In most cases when you make a claim for an injury or illness that condition will then be excluded in the next policy period, as it will often mean that the horse will be pre disposed to the illness or injury.

Although you will have an exclusion for the condition placed on a new policy i.e. at renewal, it is important to remember that your cover for the condition, usually 12 months, starts from the onset date of the injury or illness so you could still have cover in place for the condition under your old policy.

For example, if your horse sustains an injury to its stifle on the 1st May 2014 you will have 12 months of cover in which you are able to claim for any ongoing treatment up until the 30th April 2015. If your policy falls for renewal on the 1st August 2014 your new insurance policy for that horse will list a specific exclusion relating to the stifle injury but you will still be covered for the injury under your old policy.

The reason the exclusion has to be placed on your policy at renewal and not at the end of the cover period is to avoid dual liability, a term which means that the insurers are liable for the same loss under two or more policies.

Specific exclusions can be reviewed and depending on the type of injury or illness may be removed after a certain period of time.

Will I have an exclusion placed on my policy if I make a vets fee claim?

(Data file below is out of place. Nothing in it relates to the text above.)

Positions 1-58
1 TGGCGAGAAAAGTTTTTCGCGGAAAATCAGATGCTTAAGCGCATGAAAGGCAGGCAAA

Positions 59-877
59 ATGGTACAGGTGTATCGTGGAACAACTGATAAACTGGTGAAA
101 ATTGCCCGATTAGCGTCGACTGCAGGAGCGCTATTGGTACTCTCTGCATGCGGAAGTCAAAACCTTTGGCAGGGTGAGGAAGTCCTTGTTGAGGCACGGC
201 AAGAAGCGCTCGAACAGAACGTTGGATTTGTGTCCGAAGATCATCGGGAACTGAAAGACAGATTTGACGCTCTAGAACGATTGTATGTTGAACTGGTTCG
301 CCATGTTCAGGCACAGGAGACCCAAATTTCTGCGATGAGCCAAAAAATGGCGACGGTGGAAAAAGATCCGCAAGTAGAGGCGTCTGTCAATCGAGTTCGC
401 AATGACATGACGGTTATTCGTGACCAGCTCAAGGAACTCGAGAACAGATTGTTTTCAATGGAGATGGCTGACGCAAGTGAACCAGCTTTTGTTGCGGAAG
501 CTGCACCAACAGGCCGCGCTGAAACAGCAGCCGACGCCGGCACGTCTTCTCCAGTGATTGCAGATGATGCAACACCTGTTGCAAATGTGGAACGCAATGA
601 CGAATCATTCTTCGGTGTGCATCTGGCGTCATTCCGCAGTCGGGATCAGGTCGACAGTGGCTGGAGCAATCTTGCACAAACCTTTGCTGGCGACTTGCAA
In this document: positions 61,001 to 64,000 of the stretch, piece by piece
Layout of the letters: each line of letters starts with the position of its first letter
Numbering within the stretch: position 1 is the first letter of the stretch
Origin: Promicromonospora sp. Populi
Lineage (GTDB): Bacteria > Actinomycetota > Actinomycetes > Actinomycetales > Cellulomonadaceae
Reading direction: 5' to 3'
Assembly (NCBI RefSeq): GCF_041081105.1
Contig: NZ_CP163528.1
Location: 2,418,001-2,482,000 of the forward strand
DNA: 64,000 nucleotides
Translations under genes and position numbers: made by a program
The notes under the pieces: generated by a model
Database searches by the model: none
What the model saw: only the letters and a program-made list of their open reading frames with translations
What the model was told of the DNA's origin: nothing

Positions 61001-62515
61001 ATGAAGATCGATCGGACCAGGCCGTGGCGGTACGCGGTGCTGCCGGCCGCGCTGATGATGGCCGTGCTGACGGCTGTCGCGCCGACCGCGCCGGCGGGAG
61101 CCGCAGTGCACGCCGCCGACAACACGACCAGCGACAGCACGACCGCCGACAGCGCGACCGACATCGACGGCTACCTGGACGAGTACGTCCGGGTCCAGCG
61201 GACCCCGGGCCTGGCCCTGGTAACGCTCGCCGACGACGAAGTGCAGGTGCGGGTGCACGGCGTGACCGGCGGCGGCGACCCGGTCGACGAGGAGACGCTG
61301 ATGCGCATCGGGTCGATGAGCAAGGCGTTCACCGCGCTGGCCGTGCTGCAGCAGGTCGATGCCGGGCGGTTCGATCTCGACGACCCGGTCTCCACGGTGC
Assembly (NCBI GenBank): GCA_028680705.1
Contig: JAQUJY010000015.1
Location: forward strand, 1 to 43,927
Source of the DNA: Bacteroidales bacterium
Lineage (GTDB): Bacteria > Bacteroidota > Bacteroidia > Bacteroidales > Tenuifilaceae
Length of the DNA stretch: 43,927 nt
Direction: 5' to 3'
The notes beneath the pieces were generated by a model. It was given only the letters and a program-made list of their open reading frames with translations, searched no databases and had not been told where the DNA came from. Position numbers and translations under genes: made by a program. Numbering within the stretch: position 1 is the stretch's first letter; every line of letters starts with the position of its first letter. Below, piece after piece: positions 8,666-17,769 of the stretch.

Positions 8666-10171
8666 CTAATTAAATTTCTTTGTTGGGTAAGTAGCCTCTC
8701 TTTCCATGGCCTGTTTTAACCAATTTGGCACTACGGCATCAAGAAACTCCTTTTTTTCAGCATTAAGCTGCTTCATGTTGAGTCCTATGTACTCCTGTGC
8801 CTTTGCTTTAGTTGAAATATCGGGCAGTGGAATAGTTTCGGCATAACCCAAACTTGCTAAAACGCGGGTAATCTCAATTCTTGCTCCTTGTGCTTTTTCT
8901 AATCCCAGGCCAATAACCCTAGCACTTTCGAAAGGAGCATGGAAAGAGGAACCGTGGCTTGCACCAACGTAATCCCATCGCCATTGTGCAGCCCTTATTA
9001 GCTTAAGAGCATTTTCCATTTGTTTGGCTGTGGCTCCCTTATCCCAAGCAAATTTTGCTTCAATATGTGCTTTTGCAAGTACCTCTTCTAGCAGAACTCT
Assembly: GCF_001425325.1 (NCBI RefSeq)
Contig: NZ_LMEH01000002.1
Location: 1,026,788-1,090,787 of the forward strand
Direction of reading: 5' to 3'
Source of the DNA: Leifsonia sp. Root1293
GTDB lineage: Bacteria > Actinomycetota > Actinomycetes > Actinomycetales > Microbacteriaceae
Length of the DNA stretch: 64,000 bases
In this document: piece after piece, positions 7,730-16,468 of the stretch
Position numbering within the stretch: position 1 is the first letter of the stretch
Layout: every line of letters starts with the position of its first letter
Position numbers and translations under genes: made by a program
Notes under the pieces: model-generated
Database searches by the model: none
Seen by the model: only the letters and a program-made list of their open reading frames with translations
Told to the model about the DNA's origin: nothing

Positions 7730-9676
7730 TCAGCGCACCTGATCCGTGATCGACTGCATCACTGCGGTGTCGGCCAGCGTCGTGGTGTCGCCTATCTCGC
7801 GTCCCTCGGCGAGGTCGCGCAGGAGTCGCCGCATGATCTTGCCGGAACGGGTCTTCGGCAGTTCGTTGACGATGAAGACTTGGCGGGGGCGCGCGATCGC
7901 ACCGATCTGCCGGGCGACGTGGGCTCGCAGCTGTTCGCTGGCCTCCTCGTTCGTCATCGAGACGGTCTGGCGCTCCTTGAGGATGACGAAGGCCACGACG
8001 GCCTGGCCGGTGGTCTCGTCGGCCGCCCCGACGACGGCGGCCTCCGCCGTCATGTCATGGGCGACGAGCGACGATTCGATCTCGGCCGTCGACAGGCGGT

In an effort to help maintain our horse’s health, the use of joint or respiratory supplements, complimentary therapies and other forms of preventative treatments may, quite rightly, be used. What is not often understood however is when treatments such as this, preventative or otherwise, should be notified to your insurer.

Whilst insurers’ views will vary, it is important to remember that insurance is designed to provide cover when losses first arise rather than when the policyholder decides to claim. So, in order to get the full benefit from your policy, you should begin a ‘conversation’ with your insurer as soon as your horse starts to exhibit symptoms of a possible problem rather than when it may become more serious.

Deciding to put your horse on a non-prescriptive joint supplement because they are at an age when you think they could benefit from such dietary supplementation is unlikely to affect your insurance policy in any way. And, as long as the horse has shown no signs of stiffness, lameness, poor performance and/or been examined by a vet, then you shouldn’t need to notify your insurer.